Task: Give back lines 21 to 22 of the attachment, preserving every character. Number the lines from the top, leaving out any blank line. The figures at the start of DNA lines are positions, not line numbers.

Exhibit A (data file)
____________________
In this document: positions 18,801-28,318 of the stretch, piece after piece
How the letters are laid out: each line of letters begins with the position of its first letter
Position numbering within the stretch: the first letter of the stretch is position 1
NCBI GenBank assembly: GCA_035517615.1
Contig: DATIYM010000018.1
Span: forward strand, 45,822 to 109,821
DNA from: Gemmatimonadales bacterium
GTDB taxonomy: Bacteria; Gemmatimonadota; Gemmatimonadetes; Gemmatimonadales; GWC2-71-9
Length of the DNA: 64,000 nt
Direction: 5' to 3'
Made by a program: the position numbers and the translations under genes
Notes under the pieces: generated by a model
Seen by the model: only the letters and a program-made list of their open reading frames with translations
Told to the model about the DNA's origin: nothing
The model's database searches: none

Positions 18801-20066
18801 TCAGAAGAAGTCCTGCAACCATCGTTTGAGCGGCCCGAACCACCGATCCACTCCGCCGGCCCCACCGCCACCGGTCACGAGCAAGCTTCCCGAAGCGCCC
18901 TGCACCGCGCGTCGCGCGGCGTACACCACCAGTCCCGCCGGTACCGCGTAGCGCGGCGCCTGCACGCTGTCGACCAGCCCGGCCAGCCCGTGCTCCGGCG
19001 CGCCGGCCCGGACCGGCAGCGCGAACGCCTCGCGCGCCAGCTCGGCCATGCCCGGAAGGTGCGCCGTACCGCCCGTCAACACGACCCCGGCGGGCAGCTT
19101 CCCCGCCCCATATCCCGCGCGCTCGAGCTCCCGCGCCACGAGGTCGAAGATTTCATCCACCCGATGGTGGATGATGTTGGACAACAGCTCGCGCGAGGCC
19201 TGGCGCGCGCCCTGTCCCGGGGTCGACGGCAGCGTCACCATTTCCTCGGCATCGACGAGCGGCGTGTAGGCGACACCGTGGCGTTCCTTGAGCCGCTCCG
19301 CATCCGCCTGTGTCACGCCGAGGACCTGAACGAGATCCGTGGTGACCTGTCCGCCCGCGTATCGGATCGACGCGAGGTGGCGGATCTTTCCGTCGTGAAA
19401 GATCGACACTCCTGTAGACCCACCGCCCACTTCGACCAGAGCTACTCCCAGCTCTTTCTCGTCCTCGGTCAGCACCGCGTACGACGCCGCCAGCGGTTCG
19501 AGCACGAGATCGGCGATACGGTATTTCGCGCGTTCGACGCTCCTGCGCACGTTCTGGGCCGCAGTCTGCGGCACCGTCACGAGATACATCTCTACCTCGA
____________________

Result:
19201 TGGCGCGCGCCCTGTCCCGGGGTCGACGGCAGCGTCACCATTTCCTCGGCATCGACGAGCGGCGTGTAGGCGACACCGTGGCGTTCCTTGAGCCGCTCCG
19301 CATCCGCCTGTGTCACGCCGAGGACCTGAACGAGATCCGTGGTGACCTGTCCGCCCGCGTATCGGATCGACGCGAGGTGGCGGATCTTTCCGTCGTGAAA